Rivers hold a special significance as they have constructed and deconstructed civilizations, apart from being an essential element for survival. There is also a sense of longing among the ones who have lived away from the river, their memories of childhood along the river, the river fills them with nostalgia, homesickness. This often signifying the everlasting bond between the river and its people, and the integral nature of the river in the lives of its people. The meandering and shifting river find its association with the people, spanning from the public (leisure to livelihood) to private (domestic water use).
Brahmaputra is one of the major rivers in Asia originating from China inflowing to India and Bangladesh while its basin also including Bhutan. It is a converted source of water for China, India and Bangladesh for variety of purposes ranging from livelihoods, fisheries, agriculture, hydropower and navigation making this river very important to the fast-growing economies of this region. India shares the second largest basin of Brahmaputra River, spread over states of Arunachal Pradesh, Assam, West Bengal, Meghalaya, Nagaland and Sikkim. Brahmaputra has a drainage area of 1944 13 square kilometre, nearly 5.9% of total geographical area of the country.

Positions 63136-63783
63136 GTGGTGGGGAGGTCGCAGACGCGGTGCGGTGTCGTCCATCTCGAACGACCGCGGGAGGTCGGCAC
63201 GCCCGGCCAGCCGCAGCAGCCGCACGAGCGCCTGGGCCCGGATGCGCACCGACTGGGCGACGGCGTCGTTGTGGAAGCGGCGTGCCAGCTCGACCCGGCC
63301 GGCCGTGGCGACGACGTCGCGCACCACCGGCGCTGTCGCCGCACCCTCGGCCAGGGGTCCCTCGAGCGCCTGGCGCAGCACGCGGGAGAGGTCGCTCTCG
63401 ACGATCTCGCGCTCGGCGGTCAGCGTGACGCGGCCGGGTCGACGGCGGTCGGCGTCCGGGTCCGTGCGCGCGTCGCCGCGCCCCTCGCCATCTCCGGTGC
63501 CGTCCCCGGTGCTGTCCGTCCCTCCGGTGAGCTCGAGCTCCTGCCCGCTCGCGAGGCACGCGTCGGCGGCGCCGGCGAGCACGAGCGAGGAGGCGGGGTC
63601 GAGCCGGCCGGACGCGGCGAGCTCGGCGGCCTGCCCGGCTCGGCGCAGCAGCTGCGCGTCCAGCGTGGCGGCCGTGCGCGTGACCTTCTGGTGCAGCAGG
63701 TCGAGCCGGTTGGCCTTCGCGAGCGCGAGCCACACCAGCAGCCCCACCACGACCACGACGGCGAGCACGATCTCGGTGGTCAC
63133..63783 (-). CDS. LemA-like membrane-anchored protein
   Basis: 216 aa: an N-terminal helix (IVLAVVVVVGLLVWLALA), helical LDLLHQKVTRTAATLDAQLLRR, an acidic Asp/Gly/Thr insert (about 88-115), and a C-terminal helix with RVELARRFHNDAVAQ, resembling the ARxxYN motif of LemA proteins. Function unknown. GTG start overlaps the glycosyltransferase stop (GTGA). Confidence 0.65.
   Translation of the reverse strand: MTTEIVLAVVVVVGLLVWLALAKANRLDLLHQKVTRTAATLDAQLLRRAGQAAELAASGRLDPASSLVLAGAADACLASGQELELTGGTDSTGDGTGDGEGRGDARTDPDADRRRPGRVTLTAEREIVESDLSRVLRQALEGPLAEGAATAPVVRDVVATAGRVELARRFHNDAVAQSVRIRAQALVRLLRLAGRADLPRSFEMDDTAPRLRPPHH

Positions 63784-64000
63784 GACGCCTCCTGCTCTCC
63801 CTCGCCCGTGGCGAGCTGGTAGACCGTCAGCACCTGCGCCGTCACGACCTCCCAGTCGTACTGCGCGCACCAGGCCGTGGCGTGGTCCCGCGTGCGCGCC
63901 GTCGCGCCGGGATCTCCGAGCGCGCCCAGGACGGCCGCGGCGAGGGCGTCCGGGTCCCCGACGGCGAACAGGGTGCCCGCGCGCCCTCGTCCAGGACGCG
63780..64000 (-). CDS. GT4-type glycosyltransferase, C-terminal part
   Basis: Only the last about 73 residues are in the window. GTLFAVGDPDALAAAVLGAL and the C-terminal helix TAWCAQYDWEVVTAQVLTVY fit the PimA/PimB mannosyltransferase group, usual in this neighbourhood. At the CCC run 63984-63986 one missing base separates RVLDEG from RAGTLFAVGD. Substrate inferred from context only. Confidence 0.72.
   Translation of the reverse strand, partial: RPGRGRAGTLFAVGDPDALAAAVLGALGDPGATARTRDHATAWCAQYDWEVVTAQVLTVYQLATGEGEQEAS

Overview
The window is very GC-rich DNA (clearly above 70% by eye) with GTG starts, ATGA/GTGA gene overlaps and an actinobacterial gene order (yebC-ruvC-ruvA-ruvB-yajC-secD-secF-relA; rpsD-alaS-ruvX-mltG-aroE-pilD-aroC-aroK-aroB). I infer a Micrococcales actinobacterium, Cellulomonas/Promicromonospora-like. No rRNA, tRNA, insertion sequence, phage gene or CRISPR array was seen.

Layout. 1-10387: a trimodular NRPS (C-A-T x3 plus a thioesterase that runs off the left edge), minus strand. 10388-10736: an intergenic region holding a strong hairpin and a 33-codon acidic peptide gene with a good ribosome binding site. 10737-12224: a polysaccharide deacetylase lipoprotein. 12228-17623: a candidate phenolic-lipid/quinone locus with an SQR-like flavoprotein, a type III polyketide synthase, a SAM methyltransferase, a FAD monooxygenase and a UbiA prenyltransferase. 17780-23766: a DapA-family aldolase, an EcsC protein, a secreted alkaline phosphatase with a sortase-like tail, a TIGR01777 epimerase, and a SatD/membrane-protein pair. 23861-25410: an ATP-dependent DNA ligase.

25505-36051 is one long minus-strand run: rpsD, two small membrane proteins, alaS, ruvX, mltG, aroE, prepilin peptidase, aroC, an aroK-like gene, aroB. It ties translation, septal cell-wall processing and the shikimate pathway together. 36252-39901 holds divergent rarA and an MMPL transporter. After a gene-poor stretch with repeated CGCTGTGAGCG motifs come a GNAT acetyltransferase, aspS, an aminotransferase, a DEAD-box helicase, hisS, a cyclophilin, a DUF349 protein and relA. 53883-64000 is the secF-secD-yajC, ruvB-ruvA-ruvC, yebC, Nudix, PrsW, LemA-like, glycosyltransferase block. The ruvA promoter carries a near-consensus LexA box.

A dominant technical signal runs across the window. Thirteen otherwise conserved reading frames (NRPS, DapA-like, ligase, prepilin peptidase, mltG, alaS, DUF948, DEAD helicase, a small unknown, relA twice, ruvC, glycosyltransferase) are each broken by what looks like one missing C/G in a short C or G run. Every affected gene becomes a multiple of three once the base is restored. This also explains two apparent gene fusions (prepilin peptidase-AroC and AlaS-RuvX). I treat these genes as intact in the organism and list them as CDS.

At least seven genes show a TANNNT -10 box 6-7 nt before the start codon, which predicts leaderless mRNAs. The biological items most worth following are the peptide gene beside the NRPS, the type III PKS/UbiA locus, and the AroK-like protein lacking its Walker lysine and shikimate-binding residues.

The brahmaputra river in its origin in Tibet is most pristine, often seeming mystical as the gorges of the Yarlung Tsangpo Grand Canyon might have inspired the idea of Shangri-La in James Hilton’s book Lost Horizon. The river then flows to Arunachal Pradesh, where the indigenous communities worship the river as integral to their animist beliefs, before flowing through the floodplains of Assam and Bangladesh.
The people living in the different sections of the Brahmaputra valley are of diverse origin and culture. This region could also be considered an ethnic transition zone between India and bhutan, Tibet, Burma, and Bangladesh.
Throughout its basin, the Brahmaputra is considered a Mystical River. The Tibetans believe that the great waterfalls of the valley are a doorway to heaven while Hindus consider the river to be god’s child. While the communities dwelling along the upper reaches of Assam imitate the culture of Tibet and Arunachal Pradesh, although gradually evolving, the communities in the lower reaches of the state have cultural similarities to Bangladesh. These myths and stories greatly influence the culture of the riparian and the travel to this place as pilgrims and are considered as once in lifetime accomplishment. The Buddhists, Hindus, the Jains, and the Bonpas of Tibet too, all respect this river with great fervor and devotion.